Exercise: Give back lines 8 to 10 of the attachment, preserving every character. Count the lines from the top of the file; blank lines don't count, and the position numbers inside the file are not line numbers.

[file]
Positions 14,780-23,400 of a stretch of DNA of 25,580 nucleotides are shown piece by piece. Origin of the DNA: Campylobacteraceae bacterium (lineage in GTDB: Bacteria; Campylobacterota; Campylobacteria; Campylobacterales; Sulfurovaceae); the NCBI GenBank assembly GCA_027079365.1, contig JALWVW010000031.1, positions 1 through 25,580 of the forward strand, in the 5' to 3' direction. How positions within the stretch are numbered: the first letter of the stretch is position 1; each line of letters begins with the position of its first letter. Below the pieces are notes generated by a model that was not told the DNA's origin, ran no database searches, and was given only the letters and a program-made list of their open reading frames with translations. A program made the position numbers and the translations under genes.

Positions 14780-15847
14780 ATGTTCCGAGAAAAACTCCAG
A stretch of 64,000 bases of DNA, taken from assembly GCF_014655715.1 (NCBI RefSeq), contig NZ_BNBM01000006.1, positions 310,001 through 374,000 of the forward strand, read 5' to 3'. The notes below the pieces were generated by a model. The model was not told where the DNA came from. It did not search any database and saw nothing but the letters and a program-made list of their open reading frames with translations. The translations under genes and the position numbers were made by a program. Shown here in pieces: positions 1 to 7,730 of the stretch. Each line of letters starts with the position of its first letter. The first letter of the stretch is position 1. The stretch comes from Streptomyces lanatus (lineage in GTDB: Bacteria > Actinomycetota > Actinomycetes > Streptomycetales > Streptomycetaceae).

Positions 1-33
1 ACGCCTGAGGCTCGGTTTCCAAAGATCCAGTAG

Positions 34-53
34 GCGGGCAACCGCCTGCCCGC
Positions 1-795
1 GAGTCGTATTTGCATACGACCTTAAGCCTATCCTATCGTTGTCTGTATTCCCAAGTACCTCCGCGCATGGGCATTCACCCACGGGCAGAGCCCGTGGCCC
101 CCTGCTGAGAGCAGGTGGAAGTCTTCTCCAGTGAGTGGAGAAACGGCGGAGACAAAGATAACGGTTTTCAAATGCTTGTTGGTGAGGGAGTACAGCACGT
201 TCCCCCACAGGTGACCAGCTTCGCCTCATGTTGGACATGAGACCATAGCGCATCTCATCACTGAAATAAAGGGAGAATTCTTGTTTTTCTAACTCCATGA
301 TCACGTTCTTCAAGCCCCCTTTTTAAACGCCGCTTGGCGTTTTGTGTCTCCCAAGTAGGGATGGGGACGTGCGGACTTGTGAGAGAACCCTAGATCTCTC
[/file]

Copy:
34 GCGGGCAACCGCCTGCCCGC
Positions 1-795
1 GAGTCGTATTTGCATACGACCTTAAGCCTATCCTATCGTTGTCTGTATTCCCAAGTACCTCCGCGCATGGGCATTCACCCACGGGCAGAGCCCGTGGCCC